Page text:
Economics of buying versus renting music

If you could go through my listening history for the past few days you would see this

Daytime working music:

  • Opera (Songza)
  • Marathon Dire Straits session (Deezer)
  • Vallenato and grupero (Deezer)
  • 50’s UK  (iTunes radio)
  • Kraftwerk and Jean Michel Jare (Rdio)

Evening vegging tunes:

  • Standup routines (Sirius Radio)
  • Guitar covers (YouTube)
  • Folk roots (Songza)
  • Radio plays (Sirius Radio)

Conspicuously absent is any music played from my actual owned collection.  All of my listening has been streaming service based.  Hmm.  So I have several hundred albums in a shelf on the wall or stored in media players and I listen to none of it.  

My brother and I are both using subscription based services.  He is an Rdio user and I am trying Deezer.  It’s a tough call between them.  Very similar user interfaces, almost identical libraries.  It may come down to pricing, in which case Rdio has an edge with their family plan.

I’ve always shied away from these services  in the past because I hated having nothing when you end your subscription. Let’s do some math.

Say I have 300 CDs and I paid an average of $20 for each. I have made a $6000 investment in music.  Average monthly subscription fee in Canada is $10. If I had spent my money on subscriptions I would be able to be a member for 600 months for the same money.  That’s 50 years!  That’s essentially a lifetime.  And my library is 25 million songs, not 1200 like it is on CD. 

Pretty compelling I think.  Especially when I look at what I actually do when I listen.  It’s not pulling out a disc, it’s not even firing up iTunes to play a song out of my library.  

Now I just need to decide which one. I have a grandfathered lifetime Sirius subscription but Sirius has its place, and it’s not for everything.  It needs to be something I can call up an artist on demand, not just curated playlists.  Same issue with Songza; useful and I use it too but again, it has its place.  Actually, Songza place seems to be my woodshop.  Not sure why that is…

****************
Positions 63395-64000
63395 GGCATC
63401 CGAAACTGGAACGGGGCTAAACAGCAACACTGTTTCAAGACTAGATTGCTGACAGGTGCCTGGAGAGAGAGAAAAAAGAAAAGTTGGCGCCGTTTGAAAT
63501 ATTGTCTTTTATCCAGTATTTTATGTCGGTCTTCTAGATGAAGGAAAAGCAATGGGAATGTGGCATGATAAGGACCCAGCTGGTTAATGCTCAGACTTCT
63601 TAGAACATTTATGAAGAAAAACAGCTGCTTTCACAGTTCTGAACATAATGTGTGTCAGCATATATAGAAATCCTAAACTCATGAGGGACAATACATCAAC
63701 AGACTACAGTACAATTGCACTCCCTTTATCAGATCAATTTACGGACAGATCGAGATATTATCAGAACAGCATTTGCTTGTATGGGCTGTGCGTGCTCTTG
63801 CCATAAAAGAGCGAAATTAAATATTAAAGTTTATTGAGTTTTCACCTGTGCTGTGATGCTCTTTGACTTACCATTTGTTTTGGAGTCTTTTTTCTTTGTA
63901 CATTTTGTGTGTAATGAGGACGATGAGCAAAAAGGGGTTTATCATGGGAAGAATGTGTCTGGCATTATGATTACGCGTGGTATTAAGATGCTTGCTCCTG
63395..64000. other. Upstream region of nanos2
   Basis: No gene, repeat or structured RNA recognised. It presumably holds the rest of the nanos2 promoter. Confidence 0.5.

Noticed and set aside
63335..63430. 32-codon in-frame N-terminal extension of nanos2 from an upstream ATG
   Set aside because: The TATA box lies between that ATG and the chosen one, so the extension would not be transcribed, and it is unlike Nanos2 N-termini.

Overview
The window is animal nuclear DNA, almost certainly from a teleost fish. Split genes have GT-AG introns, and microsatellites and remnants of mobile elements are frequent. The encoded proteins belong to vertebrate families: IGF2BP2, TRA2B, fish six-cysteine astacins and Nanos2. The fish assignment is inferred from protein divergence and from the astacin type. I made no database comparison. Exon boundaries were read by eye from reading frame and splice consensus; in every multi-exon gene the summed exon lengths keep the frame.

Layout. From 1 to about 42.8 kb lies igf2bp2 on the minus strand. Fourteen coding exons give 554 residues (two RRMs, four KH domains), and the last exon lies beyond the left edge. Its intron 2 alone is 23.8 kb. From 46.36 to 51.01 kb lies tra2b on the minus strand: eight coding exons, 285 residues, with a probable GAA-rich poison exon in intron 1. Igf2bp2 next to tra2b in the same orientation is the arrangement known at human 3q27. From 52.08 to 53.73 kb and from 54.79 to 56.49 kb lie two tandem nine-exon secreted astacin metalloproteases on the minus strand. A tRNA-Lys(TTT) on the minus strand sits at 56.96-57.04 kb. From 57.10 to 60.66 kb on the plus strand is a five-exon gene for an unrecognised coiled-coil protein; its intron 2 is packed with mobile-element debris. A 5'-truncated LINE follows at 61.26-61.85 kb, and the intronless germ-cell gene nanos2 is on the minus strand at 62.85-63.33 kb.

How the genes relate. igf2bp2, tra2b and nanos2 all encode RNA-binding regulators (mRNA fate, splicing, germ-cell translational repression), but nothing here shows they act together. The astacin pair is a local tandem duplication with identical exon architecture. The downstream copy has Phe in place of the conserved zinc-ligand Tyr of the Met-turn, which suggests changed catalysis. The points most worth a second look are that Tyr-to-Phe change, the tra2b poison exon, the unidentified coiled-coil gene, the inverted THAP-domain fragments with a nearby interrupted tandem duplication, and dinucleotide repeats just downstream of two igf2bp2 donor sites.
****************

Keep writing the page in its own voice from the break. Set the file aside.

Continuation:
Spotify is the favorite of many but I’ve tried it and sorry, can’t stand the interface.  Soundcloud is just the new MySpace.  Good to go there to look for new non commercial artists but it can’t be the main option.  At the moment it’s either Deezer and Rdio.

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One Reply to “Economics of buying versus renting music”

  1. I find myself wondering the same thing. I have a digital library of over 1800 songs and find myself playing most of the stuff I want to listen to from a streaming service. It’s just more available this way. I can fire up Spotify on my tablet and have access to everything I can think of in my personal library plus 25000 more, like you said. Mostly I like checking new stuff out via mood or theme based music on Songza or Spotify. The interface on Spotify can get frustrating, yes. Especially when there are ads in there. I find the tablet interface the most usable.

    So, while I don’t pay for a streaming service yet, I think it’s only a matter of time. I use my MP3 player for podcasts when I bike or at the gym… other than that, it’s pretty rare to fire up iTunes (or music on the MP3 player). It’s more interesting hearing new things.

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